From the back of the book, you will gather that this book involves murder, the mob, an illegal moonshining operation. My impression when I read the book was, it’s a shame that such unpleasant things should happen to such nice people. All they really want to do is fall in love and make a buck, and here they keep being inconvenienced by things like their husband, and the multiple murders they commit.
I am not really sure why Mary DesJarlais included all these troublesome elements. She is clearly not that interested in them. She is not interested in writing a crime novel or a thriller or even a police procedural. She is not trying to create suspense. She is certainly doesn’t want to delve into guilt or mortality. Here she is, trying to tell a story about true love, and sisterhood, and the Sacred Power of Women, and then every once in awhile those dead bodies from the beginning will come back and start bothering people again. I mean, just because one character murders another’s husband, is that really a reason to fight?
The book starts out with Dorie LaValle, a hard-working Minnesota farm wife who runs a moonshine business on the side. She technically runs this business with her husband, Louie, but she’s far more interested in Victor, their hired man. Everything is going hunky-dory until a pair of brothers from the Chicago mob show up, and they just happen to get murdered, and then the sheriff starts poking his nose into their business.
As I said, this is mostly a nuisance to Dorie and Victor, who just want to be left alone so they can have an affair. The main reason for all this background, story-wise, is that it brings a third main character into town. It also necessitates some difficult choices at the end, but everyone gets off pretty easily, considering.
The majority of the characters in this book are fairly ordinary. Even the moonshining bit doesn’t seem that exciting. Nobody does anything of any great importance. Nobody thinks or says anything all that impressive. At times, it felt like this was a book about ordinary people, who were trying their darndest to be ordinary under extraordinary circumstances.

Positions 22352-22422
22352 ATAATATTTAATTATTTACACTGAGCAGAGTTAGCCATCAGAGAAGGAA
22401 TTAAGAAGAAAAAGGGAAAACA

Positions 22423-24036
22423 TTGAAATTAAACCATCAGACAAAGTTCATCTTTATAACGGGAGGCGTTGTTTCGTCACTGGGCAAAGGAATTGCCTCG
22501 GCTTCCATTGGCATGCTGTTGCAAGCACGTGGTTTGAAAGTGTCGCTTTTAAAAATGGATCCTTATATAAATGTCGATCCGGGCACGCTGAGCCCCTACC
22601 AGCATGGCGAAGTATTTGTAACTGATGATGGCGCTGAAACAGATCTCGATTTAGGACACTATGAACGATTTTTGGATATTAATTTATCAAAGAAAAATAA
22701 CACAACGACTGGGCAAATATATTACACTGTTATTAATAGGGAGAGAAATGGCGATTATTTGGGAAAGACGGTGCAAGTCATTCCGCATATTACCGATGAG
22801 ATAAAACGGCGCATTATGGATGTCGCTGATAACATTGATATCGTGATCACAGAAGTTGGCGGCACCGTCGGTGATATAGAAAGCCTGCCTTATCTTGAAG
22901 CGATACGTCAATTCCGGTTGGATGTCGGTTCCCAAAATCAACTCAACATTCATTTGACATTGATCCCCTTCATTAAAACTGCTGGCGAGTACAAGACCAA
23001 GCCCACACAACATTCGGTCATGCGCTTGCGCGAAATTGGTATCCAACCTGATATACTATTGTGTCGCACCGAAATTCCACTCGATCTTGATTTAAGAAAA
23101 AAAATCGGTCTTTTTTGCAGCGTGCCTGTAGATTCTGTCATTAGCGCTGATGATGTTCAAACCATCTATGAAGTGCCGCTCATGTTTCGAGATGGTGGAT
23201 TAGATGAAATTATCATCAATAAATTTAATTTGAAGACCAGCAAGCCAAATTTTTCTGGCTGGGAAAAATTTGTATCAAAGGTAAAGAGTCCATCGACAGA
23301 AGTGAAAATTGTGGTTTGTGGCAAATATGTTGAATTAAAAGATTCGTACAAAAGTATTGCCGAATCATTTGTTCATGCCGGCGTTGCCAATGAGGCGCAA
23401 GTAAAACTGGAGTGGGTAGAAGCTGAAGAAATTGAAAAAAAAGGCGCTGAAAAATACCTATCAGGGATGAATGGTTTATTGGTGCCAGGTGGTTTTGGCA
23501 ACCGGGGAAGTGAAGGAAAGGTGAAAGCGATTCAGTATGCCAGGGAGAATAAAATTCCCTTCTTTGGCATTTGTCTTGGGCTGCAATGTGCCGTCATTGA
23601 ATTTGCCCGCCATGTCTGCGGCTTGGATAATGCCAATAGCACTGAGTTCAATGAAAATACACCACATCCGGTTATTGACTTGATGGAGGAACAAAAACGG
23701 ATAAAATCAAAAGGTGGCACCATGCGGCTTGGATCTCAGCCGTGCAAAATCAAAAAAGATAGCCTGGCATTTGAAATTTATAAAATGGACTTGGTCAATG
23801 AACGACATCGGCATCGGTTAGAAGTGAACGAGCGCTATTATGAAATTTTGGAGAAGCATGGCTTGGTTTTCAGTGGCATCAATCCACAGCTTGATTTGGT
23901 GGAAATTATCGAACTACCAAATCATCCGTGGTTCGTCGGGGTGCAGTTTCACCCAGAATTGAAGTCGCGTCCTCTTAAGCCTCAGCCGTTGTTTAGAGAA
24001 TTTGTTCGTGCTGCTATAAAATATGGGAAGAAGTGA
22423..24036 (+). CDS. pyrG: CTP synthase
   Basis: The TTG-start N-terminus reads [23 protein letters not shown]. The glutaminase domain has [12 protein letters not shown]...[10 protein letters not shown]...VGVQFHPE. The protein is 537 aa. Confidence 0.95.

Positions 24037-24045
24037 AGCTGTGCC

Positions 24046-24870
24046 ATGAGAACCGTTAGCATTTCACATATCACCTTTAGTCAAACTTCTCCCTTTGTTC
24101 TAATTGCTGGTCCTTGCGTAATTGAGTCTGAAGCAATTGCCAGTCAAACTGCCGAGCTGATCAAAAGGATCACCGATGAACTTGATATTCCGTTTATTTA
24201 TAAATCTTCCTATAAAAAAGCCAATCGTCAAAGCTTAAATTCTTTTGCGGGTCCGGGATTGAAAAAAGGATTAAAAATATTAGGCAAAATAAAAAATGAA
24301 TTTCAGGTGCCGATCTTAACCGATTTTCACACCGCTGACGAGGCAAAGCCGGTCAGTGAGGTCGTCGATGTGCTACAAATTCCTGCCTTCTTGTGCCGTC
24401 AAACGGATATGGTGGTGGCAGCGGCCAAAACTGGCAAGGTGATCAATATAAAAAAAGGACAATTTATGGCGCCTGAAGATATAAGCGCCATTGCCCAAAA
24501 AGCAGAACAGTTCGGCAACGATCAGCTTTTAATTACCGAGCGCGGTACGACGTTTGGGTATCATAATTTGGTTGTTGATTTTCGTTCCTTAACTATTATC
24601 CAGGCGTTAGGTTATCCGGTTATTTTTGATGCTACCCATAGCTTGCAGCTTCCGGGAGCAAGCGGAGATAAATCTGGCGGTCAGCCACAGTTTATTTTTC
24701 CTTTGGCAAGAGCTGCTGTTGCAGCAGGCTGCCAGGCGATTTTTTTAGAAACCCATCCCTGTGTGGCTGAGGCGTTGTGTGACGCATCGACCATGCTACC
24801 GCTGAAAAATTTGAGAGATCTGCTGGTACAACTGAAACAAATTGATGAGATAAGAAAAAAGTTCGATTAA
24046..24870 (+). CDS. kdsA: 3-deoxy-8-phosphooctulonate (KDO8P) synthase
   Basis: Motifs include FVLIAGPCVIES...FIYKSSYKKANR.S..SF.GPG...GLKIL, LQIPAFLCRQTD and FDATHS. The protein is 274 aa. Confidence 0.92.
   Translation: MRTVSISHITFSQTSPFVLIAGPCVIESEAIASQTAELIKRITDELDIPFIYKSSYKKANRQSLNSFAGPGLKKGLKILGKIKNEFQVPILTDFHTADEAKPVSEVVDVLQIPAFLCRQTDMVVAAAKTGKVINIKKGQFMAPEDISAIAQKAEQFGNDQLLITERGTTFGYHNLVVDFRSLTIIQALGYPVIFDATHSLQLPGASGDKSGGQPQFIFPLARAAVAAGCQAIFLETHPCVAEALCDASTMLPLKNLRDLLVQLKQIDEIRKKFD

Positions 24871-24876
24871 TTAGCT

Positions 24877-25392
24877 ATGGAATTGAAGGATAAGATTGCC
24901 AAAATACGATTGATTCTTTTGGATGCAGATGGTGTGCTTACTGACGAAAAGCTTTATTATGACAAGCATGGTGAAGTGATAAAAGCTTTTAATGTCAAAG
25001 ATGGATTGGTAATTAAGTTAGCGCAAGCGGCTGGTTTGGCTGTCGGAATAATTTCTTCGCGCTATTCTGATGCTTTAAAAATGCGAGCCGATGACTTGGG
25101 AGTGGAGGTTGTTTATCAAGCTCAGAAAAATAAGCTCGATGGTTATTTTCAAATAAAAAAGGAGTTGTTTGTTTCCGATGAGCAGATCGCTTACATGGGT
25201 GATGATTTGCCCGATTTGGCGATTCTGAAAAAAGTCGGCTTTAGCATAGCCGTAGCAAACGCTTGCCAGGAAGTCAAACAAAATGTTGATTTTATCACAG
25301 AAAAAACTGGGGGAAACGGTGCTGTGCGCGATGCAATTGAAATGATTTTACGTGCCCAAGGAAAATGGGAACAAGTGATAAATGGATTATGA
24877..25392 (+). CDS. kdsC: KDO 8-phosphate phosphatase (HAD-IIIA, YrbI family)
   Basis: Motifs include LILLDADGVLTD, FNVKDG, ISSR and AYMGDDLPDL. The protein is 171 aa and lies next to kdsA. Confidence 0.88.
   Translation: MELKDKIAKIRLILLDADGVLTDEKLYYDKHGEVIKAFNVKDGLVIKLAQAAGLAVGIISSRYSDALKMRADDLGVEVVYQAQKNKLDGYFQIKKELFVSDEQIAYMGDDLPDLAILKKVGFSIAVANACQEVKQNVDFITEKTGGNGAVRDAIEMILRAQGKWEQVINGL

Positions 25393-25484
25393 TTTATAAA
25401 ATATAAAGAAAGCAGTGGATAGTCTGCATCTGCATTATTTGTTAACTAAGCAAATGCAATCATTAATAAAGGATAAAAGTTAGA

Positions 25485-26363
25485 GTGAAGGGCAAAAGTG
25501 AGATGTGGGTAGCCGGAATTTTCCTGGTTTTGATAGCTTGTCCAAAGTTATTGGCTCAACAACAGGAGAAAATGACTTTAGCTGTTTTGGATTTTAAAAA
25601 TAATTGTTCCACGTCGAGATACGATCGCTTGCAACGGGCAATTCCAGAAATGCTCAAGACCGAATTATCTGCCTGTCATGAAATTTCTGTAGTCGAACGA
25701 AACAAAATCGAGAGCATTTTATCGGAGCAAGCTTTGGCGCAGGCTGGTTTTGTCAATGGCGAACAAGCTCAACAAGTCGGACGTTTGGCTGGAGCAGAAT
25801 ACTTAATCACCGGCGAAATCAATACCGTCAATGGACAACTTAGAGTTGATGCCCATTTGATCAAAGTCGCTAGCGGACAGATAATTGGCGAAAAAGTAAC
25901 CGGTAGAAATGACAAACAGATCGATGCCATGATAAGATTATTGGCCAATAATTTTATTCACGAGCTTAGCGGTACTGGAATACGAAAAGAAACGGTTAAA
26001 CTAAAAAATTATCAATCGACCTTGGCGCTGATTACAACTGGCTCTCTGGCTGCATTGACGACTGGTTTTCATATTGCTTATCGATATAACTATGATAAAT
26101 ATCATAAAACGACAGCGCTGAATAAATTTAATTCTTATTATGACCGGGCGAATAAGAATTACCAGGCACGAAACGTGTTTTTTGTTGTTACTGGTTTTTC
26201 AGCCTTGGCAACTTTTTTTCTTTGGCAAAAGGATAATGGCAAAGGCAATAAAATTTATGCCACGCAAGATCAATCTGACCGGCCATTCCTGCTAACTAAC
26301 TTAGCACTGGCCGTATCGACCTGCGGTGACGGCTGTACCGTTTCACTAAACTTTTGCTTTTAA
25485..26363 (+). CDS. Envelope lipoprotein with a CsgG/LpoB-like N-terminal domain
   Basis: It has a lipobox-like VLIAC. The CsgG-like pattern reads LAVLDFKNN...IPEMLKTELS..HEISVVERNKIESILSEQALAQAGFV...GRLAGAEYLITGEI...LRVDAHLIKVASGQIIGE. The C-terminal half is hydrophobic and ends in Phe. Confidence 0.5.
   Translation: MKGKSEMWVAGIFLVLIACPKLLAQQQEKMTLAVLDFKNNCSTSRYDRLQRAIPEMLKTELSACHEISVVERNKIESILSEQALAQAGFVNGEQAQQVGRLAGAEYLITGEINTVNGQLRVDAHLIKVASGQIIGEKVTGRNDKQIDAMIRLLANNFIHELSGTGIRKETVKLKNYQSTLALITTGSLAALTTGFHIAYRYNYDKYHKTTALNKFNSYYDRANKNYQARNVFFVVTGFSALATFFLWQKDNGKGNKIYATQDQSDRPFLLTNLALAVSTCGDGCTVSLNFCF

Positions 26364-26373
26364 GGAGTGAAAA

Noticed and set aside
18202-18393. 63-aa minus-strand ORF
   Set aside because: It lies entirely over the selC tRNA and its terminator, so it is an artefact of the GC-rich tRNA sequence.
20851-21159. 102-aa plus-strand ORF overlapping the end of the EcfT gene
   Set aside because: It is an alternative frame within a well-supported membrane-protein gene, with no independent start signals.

The one exception to the ordinary rule is Victor, and as readers, we spend a fair amount of time noticing this. I felt kind of bad for the other men in this book, because nobody’s going to be interested in them when Victor’s around. He’s good-looking, sensitive, empathetic, and brave. He’s as good at making love as he is at cooking breakfast.
I suspect that DesJarlais intended to cast some of her other male characters as villains, but in general, their worst failing is that they are weak and ineffective. Even Louis, who does a few reprehensible things, is more pathetic than anything else.
On a positive note, DesJarlais does have a way with words, and knack for rendering even minute details. She is a fine writer; but this does not feel like a natural story for her to tell. In the future, she might write something about, say, a sewing circle, or the Sisterhood of the Traveling Bloomers. Crime and grit, though, might belong better in another book.
Title: Dorie LaValle
Author: Mary DesJarlais
Publisher: North Star Press of St. Cloud, Inc.
Released: March 15, 2011